Manned deep space missions are still a long way off, but space agencies are already testing procedures, equipment and human stamina for operations in extreme environment conditions. Small groups of astronauts take turns in spending days in an underwater lab, off Florida’s southern coast, simulating future missions to some remote world. VOA’s George Putic reports.
Video

Video Civil Rights Leaders Struggled to Achieve Voting Rights Act

Fifty years ago, lawmakers approved, and U.S. President Lyndon Johnson signed, the Voting Rights Act of 1965. The measure outlawed racial discrimination in voting, giving millions of blacks in many parts of the southern United States federal enforcement of the right to vote. Correspondent Chris Simkins introduces us to some civil rights leaders who were on the front lines in the struggle for voting rights.
Video

Video Booming London Property a ‘Haven for Dirty Money’

Billions of dollars of so-called ‘dirty money’ from the proceeds of crime - especially from Russia - are being laundered through the London property market, according to anti-corruption activists. As Henry Ridgwell reports from the British capital, the government has pledged to crack down on the practice.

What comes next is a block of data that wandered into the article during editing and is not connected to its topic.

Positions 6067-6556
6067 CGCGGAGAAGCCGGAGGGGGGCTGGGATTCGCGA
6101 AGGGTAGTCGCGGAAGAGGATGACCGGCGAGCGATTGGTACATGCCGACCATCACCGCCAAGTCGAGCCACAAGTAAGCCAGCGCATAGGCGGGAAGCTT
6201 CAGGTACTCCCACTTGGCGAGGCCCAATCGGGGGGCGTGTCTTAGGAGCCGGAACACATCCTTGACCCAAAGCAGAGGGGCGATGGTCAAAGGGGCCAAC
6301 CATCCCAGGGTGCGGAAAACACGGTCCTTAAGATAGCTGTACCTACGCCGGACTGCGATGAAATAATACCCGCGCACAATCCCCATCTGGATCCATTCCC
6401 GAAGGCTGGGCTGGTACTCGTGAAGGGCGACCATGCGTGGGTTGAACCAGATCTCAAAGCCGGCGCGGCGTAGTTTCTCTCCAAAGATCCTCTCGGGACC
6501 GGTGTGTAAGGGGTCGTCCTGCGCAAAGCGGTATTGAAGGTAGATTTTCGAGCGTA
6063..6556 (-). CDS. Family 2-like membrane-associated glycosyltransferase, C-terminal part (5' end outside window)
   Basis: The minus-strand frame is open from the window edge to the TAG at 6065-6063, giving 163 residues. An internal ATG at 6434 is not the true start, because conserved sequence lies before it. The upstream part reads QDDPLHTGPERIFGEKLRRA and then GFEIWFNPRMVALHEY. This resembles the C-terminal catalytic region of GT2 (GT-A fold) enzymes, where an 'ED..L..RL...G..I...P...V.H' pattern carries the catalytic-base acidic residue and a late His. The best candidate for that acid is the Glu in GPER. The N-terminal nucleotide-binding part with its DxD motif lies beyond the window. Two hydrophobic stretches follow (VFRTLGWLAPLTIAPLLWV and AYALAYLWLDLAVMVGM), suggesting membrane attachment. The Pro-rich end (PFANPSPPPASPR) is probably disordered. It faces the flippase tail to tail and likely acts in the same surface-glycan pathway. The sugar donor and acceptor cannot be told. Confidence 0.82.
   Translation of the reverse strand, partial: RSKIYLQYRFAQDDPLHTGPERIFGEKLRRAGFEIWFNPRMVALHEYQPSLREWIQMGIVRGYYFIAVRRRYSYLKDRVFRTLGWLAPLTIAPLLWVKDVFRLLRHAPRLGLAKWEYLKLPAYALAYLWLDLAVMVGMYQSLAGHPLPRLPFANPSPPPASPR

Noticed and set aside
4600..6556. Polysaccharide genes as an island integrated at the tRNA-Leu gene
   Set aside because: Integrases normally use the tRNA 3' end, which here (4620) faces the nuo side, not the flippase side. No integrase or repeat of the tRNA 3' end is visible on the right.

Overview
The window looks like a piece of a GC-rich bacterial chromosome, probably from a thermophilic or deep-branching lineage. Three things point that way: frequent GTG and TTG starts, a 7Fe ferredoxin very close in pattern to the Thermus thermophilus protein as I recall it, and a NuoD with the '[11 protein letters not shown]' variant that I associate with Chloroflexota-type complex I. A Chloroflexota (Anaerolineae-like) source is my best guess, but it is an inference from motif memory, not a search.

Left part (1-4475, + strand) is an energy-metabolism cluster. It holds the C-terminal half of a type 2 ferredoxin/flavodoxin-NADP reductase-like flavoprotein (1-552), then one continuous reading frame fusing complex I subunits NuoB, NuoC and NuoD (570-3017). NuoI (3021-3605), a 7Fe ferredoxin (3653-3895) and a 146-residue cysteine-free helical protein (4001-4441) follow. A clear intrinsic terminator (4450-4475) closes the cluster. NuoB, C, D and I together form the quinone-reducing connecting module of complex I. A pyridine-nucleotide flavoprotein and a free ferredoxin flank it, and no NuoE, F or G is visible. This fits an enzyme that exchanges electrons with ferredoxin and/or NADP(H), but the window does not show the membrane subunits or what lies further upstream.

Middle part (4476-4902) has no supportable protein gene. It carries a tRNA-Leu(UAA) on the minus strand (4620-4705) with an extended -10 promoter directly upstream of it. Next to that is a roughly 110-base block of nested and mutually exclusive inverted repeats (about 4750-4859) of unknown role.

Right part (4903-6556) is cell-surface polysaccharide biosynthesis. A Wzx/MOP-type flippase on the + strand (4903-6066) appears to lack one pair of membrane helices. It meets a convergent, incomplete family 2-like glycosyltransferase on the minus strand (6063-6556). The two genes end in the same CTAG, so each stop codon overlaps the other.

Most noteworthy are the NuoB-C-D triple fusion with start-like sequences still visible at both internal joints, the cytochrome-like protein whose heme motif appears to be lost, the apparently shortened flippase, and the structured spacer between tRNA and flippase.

Video

Video Hometown of Boy Scouts of America Founder Reacts to Gay Leader Decision

Ottawa, Illinois, is the hometown of W.D. Boyce, who founded the Boy Scouts of America in 1910. In Ottawa, where Scouting remains an important part of the legacy of the community, the end of the organization's ban on openly gay adult leaders was seen as inevitable. VOA's Kane Farabaugh reports.
Video

Video 'Metal Muscles' Flex a New Bionic Hand

Artificial limbs, including the most complex of them – the human hand – are getting more life-like and useful due to constant advances in tiny hydraulic, pneumatic and electric motors called actuators. But now, as VOA’s George Putic reports, scientists in Germany say the future of the prosthetic hand may lie not in motors but in wires that can ‘remember’ their shape.
Video

Video Russia Accused of Abusing Interpol to Pursue Opponents

A British pro-democracy group has accused Russia of abusing the global law enforcement agency Interpol by requesting the arrest and extradition of political opponents. A new report by the group notes such requests can mean the accused are unable to travel and are often unable to open bank accounts. VOA's Henry Ridgwell reports.
Video

Video 'Positive Atmosphere' Points Toward TPP Trade Deal in Hawaii

Talks on a major new trade agreement among 12 Pacific Rim nations are said to be nearing completion in Hawaii. Some trade experts say the "positive atmosphere" at the discussions could mean a deal is within reach, but there is still hard bargaining to be done over many issues and products, including U.S. drugs and Japanese rice. VOA's Jim Randle reports.
Video

Video Genome Initiative Urgently Moves to Freeze DNA Before Species Go Extinct